Contrary to popular belief the concept of having a permanent army has not been around for long, save for brief flits in the Spartan and Roman empires. It wasn’t until about the 1600s that permanent armies became a common feature in many countries. Why is this? In his study of the history of corporations, “Life Inc.”, Douglas Rushkoff writes that “where armies and navies had for most countries consisted of temporary forces raised to wage a specific conflict, the emergence of corporations with long-term agendas now necessitated full-time professional armed forces.” In with the category of corporations are the monarchs and aristocrats that designed the first chartered corporations and the governments those corporations later came to dominate. These long-term agendas were the capturing and securing of foreign markets for exploitation: in other words, colonialism.
This had terrible consequences for the foreign markets, or in more human terms the societies being colonised. The capturing of foreign markets was a violent affair that involved first subduing the resistant population and then exploiting and impoverishing them. The relationship between colonialism and poverty is well understood.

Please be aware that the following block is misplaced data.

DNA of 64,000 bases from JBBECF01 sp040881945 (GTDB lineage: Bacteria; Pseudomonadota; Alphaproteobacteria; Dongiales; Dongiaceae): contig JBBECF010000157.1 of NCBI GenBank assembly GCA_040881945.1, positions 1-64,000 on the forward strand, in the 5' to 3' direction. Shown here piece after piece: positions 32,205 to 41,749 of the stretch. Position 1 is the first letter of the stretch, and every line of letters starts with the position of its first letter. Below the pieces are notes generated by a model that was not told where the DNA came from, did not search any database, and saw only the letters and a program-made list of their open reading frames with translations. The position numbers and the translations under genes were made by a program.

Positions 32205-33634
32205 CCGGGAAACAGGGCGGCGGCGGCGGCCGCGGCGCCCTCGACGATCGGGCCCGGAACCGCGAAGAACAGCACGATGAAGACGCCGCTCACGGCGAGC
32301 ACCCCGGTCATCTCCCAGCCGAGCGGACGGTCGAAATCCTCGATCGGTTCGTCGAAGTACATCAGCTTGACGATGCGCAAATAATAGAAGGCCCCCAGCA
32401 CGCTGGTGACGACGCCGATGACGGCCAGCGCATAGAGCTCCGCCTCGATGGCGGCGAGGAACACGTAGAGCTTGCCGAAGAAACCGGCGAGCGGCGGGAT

Judging by the history of permanent armies, this hypothesis makes perfect sense. Since an institution will mainly do what it has been designed to do, unless it has been changed, then a cursory look at what armies have been used for will shed some light on the function for which they were designed.
Since their inception, the primary focus of permanent armies has been aggression: to conquer land and exploit the populations for power and profit. The countless examples include the conquering of India by many European powers from the 1600s and culminating with Britain controlling most of India by 1856; the conquest of Algeria by France in 1830; and more recently the invasions of Iraq and Afghanistan by the US and Britain. All of these conquests and invasions were used to steal the resources and the labour of the local populations to bring immense profits to the monarchs, corporations or governments that planned them.